A number of lawsuits have been filed against Bayer Healthcare Pharmaceuticals, maker of the Essure permanent contraceptive device, over adverse effects that can occur after the device has been implanted, including perforation of the uterus or fallopian tubes, persistent pain and device migration.
According to the Food and Drug Administration (FDA), more than 4,500 consumer complaints have been filed with the agency. The lawsuits allege that the device should never have received premarket approval, which the complaints state was based on faulty research.
Earlier this year, the FDA ordered Bayer to conduct a post-market safety study on Essure. The study will monitor 2,000 women implanted with the device for at least three years. In addition, the FDA ordered Bayer to include a warning on its packaging stating that physicians should warn patients about the potential risks of implanting the device.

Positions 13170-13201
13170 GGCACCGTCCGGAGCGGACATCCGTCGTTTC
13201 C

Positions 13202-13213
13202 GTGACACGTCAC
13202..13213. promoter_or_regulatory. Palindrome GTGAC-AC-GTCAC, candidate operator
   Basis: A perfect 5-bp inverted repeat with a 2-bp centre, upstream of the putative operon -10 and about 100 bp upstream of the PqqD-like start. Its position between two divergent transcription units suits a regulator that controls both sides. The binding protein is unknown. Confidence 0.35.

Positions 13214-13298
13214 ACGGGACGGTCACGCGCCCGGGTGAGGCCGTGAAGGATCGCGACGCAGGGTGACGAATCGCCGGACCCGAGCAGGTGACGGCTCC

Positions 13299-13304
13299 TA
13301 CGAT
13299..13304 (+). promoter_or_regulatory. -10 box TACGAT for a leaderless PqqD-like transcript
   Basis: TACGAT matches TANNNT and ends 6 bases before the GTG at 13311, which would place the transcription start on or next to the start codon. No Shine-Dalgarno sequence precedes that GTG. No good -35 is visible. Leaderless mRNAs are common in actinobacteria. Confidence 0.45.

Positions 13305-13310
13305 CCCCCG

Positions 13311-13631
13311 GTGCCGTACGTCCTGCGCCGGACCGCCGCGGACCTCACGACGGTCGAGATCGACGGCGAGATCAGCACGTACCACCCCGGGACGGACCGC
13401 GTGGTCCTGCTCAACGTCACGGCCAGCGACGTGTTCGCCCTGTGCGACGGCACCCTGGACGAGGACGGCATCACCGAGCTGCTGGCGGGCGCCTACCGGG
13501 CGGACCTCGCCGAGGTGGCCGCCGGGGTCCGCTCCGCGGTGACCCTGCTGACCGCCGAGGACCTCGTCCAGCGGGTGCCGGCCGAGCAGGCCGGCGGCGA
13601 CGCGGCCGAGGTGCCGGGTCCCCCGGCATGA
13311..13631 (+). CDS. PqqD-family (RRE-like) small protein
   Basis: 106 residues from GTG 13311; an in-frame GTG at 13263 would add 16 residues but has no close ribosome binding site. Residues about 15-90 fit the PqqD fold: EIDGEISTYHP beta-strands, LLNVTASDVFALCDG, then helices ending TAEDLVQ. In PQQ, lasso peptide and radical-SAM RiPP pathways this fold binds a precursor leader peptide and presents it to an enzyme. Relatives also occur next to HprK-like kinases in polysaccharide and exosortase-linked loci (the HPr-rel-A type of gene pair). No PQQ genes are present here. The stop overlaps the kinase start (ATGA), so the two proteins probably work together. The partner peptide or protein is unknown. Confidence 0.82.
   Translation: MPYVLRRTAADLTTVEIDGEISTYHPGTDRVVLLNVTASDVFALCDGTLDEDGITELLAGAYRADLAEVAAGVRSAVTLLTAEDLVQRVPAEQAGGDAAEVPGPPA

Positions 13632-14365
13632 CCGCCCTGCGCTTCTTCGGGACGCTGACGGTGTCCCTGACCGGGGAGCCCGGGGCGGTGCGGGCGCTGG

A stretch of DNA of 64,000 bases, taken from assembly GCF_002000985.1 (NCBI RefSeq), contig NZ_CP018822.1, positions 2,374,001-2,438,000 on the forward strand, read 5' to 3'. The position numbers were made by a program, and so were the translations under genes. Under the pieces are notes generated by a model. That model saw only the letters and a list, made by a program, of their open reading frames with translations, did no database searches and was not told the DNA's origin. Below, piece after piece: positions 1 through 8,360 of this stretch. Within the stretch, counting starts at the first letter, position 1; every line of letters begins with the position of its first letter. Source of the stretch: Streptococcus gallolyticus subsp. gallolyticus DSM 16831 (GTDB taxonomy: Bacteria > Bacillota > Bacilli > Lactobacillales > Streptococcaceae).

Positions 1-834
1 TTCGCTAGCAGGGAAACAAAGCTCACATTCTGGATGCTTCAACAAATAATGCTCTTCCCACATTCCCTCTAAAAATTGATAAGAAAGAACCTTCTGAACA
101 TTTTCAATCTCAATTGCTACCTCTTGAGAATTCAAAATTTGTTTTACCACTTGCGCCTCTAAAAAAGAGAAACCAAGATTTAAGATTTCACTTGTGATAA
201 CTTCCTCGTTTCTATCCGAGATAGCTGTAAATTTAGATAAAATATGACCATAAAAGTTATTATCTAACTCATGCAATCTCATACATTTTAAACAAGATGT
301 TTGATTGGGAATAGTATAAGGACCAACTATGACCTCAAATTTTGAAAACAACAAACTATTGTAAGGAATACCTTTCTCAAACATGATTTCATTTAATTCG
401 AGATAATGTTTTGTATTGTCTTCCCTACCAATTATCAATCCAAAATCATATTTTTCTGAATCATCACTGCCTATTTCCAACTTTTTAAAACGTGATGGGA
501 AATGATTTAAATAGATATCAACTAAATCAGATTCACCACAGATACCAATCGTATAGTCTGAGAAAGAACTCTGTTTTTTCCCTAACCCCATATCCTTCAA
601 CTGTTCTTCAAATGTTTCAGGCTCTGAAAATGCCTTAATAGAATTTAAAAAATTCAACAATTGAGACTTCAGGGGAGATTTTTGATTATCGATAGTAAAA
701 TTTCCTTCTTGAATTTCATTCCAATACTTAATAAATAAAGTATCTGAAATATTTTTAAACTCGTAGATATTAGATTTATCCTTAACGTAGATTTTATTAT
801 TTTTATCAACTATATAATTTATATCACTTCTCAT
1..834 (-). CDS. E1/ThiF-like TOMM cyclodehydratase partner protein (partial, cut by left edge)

Essure was first introduced in 2002 as a form of permanent, non-hormonal birth control. The device's coils are implanted into each fallopian tube through the uterus. As inflammation and scaring occur, the fallopian tubes are sealed off and conception is prevented. Essure has been marketed as an alternative to tubal ligation.
The first Essure lawsuit was filed in 2014 by a woman in Florida who alleged that the device migrated from her fallopian tubes to her uterus, causing a perforation that ultimately required her to obtain a hysterectomy.
The Essure lawsuits have been consolidated in multi-district litigation in a Philadelphia federal court.
If you have suffered injuries from an unsafe or defective medical product, the experienced product liability legal team at Roberts & Roberts is here to help with compassionate, aggressive representation. Please call 800-248-6000 or contact us for a free consultation.